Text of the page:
The chapter examines adherence and conversion in the Daoist religious tradition. In addition to discussing “conversion” as a comparative category and as a cultural phenomenon in China, this study investigates Daoist views on the subject and the ways in which Daoists have set parameters for religious affiliation. This is followed by an examination of domestic conversion, by people of both Chinese (“Han”) ethnic identity and ethnic minorities, to Daoism in Chinese history. The final section presents information on foreign conversion to Daoism. This includes brief discussions of Daoist conversion in Hong Kong, Korea, Japan, and the modern West. Here the chapter suggests that Daoism has become a global cultural and religious phenomenon. Throughout this chapter, specific attention is given to the ongoing process of voluntary conversion to Daoism as well as to the diverse motivations of potential converts.
This chapter discusses how one becomes a Confucian in Chinese society. Unlike the conversion process in religious traditions that have a clear initiation ritual such as baptism, there is no clear step in Confucianism that marks such transformation. The process of becoming a Confucian in most cases is a gradual process that involves social and religious rituals, education in the Confucian canon, moral self-cultivation, as well as participation in certain Confucian social institutions. Historically, to become a Confucian in China is not about the renunciation of other religious beliefs or the exclusion of other religious practices but rather a deepening of one’s bonds in a given community, and a consolidation of one’s multiple religious, social, and cultural identities. This chapter proposes a typology that identifies Confucian practices, including Confucius worship, ancestral rites, and what can be called “cultural Confucianism.”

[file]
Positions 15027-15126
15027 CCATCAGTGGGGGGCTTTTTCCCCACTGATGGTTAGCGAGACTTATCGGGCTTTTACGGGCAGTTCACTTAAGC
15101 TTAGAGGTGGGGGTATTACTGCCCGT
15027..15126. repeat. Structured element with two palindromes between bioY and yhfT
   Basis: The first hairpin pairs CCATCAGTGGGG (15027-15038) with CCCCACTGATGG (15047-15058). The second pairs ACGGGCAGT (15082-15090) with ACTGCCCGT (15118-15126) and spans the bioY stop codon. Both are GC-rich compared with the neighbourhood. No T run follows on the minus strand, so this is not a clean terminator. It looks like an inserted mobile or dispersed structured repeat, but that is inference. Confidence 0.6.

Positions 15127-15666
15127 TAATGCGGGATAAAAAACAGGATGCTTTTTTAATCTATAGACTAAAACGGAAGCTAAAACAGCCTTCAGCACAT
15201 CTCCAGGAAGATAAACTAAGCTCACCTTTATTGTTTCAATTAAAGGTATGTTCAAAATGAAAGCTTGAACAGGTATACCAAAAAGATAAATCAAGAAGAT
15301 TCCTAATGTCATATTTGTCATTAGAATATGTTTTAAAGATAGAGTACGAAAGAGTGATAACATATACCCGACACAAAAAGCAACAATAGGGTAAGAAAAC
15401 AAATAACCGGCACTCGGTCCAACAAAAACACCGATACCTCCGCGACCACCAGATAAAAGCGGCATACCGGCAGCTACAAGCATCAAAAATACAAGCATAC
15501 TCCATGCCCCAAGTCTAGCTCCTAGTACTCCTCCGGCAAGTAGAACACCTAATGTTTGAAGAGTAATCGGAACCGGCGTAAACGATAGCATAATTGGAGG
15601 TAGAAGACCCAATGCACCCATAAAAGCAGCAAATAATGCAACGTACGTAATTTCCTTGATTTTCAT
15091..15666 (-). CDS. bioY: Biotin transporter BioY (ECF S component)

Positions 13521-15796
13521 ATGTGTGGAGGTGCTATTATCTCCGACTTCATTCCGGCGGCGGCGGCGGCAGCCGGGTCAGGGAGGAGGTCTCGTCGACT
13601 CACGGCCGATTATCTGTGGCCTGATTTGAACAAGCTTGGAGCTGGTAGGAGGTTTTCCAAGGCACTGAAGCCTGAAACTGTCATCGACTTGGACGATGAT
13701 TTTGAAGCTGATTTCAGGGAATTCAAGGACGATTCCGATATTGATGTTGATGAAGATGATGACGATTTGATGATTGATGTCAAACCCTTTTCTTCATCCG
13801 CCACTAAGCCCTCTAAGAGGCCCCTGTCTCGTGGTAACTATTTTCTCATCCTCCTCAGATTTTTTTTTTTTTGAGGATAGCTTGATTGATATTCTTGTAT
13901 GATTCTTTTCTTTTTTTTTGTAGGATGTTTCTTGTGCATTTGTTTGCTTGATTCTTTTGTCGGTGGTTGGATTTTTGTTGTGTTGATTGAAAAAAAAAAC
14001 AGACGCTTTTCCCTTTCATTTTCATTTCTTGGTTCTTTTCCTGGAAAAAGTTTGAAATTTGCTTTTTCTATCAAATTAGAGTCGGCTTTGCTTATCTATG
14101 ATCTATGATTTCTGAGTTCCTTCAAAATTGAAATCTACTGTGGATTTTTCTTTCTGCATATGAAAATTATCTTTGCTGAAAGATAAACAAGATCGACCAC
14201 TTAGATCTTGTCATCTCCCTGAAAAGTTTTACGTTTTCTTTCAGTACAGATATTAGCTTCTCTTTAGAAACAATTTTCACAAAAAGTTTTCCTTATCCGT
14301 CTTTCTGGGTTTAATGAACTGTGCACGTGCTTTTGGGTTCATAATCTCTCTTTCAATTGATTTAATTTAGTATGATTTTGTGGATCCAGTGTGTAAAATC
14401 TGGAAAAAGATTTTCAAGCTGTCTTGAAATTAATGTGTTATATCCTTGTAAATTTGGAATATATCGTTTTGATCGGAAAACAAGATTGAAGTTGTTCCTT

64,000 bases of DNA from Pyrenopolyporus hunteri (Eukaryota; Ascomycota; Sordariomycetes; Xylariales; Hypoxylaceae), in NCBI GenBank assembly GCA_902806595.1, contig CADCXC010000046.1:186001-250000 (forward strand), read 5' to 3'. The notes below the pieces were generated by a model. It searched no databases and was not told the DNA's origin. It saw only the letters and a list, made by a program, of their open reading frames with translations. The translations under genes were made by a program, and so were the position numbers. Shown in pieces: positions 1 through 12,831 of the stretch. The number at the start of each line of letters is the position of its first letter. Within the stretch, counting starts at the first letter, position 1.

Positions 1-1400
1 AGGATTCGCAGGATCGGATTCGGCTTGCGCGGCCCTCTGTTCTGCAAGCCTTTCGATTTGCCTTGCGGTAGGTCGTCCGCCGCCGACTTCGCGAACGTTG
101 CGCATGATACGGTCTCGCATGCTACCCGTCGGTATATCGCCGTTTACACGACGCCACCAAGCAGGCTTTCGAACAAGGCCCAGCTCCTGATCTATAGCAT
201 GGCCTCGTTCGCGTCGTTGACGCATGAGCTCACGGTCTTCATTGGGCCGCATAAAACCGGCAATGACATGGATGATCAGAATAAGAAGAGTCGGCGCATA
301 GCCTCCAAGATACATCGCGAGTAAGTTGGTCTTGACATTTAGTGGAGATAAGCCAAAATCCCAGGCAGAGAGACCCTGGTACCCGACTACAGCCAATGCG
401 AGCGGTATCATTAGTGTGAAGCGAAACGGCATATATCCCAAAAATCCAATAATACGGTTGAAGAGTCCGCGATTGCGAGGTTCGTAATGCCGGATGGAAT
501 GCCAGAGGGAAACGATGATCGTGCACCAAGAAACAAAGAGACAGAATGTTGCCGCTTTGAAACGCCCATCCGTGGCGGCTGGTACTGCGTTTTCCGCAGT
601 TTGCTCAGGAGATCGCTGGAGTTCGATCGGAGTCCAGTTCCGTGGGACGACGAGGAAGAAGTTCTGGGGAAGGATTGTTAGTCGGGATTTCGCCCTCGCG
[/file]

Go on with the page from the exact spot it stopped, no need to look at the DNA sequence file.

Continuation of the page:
Fan Lizhu and Chen Na
This study suggests that the term “conversion” is deeply embedded in the institutionalized Christian context and may not be an appropriate approach to understand China’s religious tradition shared by the overwhelming majority of the Chinese people. This tradition is understood as China’s common spiritual heritage with elements from various origins including Confucianism, Daoism, and Buddhism. In this tradition of diffused religion, membership is not a prerequisite for participation in religious practice. With evidence from current anthropological research, this study shows that there is a general revival of religious activities in China since the post-Mao reform and increasingly more Chinese would draw on their common spiritual heritage to enrich their spirituality and to face problems in their everyday life without a definite sense of being religious or being converted.